Man Without Legs Harnesses Public Gaze

To many people, as Kevin Michael Connolly traveled the world, he was many things — most of them not even remotely connected to reality.

"This woman walked up to me, didn't say hello or anything, just said, 'Thalidomide' in a questioning tone," Connolly said.

Then she told him it was a drug that had caused birth defects after it was given to pregnant mothers.

"Was that you?" she asked.

Other people presumed he was a beggar, or even a holy man.

But children were different.

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"By and large," said Connolly, "a little kid would look at you and just go, 'Aw, wow.'"

The reality about Connolly is much more remarkable than the scenarios people imagine about him — especially when seen through the art of his camera, from an angle he's known for all 22 years of his life.

"I was born without legs," said Connolly, matter-of-factly. "This is all I've known, and to me, it's not really a big deal. I think it was called a 'sporadic birth defect,' which is basically the doctors saying they don't know what happened."

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He often travels by balancing his torso on a skateboard, and moving expertly through the streets of the cities he visits. From the skateboard, he has taken more than 32,000 photos of the stares he attracts. Some are displayed on an Internet site, therollingexhibition.com. They are riveting, sometimes humorous, examples of human nature in different cultures, where, with each stare, people also form quick and even fanciful interpretations of who Connolly is, and why.

Living Without Legs, Without a Wheelchair

Connolly is a senior who studies film and photography at Montana State University. He has short-cropped brown hair, good looks and an affable, open demeanor. His upper torso is fully formed, large-boned, muscular and trim. His internal organs are healthy.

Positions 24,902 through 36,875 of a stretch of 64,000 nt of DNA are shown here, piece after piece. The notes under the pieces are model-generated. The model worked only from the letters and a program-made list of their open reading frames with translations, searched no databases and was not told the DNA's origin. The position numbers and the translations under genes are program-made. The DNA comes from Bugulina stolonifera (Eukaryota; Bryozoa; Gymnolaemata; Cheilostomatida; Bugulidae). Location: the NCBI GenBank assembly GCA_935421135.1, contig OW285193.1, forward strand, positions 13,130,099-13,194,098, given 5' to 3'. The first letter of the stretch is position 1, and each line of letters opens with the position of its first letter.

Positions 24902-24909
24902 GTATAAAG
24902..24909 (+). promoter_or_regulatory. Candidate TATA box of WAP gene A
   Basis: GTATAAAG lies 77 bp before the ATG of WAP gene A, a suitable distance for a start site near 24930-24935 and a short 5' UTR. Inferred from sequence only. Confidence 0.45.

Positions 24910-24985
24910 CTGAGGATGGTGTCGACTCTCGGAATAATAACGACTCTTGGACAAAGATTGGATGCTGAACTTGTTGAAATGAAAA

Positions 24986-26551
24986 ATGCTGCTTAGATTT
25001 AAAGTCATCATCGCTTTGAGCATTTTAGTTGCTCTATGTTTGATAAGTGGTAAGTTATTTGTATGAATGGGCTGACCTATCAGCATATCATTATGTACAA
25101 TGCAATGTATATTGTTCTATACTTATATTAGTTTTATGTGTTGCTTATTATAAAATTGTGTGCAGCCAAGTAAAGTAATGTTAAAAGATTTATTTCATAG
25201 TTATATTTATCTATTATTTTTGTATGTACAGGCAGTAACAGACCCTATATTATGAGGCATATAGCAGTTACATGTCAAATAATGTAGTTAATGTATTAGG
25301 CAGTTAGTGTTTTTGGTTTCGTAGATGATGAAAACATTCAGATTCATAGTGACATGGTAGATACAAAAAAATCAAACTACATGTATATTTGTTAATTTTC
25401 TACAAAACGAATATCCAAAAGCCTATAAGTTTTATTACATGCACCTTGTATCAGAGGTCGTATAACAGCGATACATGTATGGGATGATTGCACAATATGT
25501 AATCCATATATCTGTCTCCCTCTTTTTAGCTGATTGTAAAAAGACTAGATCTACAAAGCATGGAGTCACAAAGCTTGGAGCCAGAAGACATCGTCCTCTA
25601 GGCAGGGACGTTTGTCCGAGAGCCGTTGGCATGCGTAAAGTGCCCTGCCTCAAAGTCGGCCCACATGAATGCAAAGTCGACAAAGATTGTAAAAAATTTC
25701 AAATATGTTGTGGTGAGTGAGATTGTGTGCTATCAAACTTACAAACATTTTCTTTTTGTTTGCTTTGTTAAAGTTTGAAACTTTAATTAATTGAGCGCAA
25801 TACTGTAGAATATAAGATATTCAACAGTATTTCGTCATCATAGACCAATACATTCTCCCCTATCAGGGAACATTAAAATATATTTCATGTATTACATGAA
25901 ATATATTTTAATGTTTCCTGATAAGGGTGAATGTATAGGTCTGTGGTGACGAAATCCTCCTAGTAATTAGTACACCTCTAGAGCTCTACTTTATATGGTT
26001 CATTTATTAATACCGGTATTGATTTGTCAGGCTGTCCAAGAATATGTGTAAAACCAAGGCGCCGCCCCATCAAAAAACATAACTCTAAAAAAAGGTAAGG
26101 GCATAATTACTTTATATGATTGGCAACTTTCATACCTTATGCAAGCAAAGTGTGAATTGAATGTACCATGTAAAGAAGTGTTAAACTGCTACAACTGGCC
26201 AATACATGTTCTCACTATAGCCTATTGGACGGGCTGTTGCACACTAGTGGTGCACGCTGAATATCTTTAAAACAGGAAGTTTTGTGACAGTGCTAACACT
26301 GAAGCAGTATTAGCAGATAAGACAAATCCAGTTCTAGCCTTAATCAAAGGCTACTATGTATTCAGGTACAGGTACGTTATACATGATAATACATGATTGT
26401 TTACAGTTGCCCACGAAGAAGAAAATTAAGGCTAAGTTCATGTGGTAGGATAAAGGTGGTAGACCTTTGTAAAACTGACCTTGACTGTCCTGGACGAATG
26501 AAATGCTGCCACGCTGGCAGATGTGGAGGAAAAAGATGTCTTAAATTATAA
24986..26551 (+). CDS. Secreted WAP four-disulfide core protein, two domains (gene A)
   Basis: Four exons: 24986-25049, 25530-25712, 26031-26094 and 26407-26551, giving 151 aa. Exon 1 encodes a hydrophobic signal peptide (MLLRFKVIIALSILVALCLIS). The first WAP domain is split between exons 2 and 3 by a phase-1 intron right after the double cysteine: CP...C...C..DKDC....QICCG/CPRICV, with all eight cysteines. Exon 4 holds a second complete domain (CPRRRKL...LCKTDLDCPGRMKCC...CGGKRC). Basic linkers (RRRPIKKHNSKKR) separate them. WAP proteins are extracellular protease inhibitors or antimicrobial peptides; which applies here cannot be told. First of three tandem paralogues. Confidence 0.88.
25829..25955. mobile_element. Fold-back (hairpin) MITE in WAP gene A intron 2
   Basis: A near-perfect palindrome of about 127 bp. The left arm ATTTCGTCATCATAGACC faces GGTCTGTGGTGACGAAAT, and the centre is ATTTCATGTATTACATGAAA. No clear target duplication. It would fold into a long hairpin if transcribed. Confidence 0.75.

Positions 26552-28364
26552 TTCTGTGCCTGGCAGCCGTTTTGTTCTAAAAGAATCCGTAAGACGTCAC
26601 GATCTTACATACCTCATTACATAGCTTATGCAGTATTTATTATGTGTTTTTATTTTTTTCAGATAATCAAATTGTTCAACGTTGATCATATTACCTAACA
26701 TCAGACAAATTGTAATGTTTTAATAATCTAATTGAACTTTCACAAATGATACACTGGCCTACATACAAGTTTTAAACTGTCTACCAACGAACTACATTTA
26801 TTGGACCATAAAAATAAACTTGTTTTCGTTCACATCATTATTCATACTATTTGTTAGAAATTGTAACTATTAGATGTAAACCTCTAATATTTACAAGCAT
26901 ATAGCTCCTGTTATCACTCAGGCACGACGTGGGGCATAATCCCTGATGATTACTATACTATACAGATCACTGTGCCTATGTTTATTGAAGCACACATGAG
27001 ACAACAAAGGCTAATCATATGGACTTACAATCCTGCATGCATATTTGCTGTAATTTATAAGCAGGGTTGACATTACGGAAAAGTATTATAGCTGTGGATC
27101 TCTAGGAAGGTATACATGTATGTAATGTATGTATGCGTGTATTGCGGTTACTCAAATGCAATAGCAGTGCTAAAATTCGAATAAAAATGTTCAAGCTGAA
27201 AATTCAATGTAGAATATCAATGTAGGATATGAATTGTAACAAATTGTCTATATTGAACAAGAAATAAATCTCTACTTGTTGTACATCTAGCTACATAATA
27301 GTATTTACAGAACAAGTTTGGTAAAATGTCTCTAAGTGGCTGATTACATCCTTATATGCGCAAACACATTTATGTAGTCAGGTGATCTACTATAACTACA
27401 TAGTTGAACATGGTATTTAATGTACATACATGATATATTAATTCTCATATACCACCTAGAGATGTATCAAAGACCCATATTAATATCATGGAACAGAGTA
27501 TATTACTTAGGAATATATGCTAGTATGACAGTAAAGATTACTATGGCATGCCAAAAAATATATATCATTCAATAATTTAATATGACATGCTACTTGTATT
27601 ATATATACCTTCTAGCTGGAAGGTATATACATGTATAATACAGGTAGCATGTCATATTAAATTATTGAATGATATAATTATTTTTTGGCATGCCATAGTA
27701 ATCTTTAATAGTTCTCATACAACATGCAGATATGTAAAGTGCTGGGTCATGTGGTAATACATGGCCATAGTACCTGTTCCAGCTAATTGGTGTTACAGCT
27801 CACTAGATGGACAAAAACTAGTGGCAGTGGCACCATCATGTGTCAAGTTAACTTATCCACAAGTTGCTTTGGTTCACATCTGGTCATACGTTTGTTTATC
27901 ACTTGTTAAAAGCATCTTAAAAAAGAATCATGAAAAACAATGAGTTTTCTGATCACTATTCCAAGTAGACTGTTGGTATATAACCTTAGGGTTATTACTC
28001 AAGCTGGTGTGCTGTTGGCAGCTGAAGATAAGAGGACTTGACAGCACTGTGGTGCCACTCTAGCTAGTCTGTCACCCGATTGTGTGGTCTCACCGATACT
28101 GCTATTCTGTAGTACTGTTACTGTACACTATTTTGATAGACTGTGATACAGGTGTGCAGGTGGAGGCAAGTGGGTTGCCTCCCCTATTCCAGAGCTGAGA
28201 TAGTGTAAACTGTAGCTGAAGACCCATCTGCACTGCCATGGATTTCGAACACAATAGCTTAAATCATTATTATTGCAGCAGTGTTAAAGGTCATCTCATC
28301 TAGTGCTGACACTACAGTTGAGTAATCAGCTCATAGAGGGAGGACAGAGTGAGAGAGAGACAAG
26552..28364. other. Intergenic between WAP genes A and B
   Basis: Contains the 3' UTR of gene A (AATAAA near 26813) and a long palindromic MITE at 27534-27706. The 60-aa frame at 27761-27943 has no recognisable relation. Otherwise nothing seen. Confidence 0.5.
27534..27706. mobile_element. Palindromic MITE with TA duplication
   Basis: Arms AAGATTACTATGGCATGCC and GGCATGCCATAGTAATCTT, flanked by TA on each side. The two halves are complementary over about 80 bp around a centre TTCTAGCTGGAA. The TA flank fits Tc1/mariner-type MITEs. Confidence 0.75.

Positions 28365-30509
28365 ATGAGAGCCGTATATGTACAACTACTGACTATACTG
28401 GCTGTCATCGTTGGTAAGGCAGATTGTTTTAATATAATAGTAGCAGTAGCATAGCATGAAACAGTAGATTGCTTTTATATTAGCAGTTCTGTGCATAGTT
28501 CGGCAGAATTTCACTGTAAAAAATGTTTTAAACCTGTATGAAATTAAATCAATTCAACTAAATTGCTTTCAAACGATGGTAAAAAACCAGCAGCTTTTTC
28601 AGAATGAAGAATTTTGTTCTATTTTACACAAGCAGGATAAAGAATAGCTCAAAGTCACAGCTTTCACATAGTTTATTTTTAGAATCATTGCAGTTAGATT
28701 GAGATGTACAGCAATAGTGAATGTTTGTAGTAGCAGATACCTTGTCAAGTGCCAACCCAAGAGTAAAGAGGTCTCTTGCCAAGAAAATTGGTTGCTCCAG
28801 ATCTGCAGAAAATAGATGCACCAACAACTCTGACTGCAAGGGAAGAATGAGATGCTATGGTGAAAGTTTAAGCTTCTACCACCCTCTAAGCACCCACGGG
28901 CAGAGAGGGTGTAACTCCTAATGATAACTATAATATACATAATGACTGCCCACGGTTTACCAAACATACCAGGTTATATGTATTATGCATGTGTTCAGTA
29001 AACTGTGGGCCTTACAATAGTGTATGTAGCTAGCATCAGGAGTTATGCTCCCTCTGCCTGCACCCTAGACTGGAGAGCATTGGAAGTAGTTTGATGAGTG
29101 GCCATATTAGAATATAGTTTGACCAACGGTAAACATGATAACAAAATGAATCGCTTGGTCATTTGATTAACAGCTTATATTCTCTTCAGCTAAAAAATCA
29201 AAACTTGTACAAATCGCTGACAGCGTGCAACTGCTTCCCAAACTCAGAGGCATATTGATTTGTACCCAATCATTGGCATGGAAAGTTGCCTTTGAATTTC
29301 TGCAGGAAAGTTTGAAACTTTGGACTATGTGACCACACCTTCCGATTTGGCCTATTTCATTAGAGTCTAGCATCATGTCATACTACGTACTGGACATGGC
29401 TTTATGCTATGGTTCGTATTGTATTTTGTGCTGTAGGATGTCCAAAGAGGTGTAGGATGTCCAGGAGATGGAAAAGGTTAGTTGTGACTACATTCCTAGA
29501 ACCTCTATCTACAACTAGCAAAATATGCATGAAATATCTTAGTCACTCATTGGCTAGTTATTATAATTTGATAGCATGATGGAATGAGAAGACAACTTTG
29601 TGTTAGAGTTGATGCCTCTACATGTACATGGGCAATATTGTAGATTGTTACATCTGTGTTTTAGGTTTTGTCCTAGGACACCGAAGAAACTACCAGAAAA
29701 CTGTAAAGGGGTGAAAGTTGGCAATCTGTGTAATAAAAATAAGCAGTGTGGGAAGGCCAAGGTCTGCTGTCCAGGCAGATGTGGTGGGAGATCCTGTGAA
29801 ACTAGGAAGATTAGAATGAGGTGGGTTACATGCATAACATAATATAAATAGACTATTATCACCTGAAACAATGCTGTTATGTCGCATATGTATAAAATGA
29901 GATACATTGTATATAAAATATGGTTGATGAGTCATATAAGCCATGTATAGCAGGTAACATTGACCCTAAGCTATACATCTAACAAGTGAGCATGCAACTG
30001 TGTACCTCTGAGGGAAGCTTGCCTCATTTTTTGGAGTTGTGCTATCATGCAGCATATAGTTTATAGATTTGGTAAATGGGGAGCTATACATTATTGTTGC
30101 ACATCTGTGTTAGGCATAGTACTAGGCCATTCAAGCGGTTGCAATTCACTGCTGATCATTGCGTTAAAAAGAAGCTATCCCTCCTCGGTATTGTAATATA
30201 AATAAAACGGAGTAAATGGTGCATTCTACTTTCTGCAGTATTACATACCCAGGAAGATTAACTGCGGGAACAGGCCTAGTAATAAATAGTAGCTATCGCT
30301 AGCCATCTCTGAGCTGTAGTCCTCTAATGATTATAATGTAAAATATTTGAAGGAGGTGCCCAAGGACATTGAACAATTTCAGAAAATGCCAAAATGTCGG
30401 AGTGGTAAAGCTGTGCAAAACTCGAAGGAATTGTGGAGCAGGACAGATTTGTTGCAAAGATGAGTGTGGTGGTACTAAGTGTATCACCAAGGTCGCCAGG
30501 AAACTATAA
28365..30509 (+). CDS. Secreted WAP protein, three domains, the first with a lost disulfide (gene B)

He rejected the prosthetic legs with which he was fitted when he was young, because they were uncomfortable and made it difficult for him to move freely. Instead, he wears what he calls a "boot" to cover his lower body. It is a rounded device that fits perfectly around his lower torso and protects it as he moves.

"The boot is fully custom made and it actually serves two purposes," Connolly said. "One is, it's basically a shoe, you know? You have a Birkenstock sole … and the whole goal is to imitate the practicality of footwear."

It is also a posture-correcting device.

Inside the boot, Connolly has written the words "Do not steal, especially if you're a middle-aged woman." One time, when he left it under a bench to ski, two women mistook it for something they could use as a flower pot and walked off with it.

The freedom that characterizes his life has been a component since the beginning.

"My parents made the decision to not put me in a wheelchair or a hospital. They just took me home."

Family photos from his home in Montana show a young man camping out, rock climbing and skiing so well in his custom rig, that he won a silver medal in the January 2007 X Games.

But not before he flipped down a mountainside once and broke his jaw on an avalanche fence.

"I have a steel plate here," Connolly said, pointing to his left jaw. "So, I can't feel it. It was, I think, seven or eight days before I was scheduled to leave for New Zealand for a year. And so, I postponed it for a couple days, had my jaw wired shut and then went."

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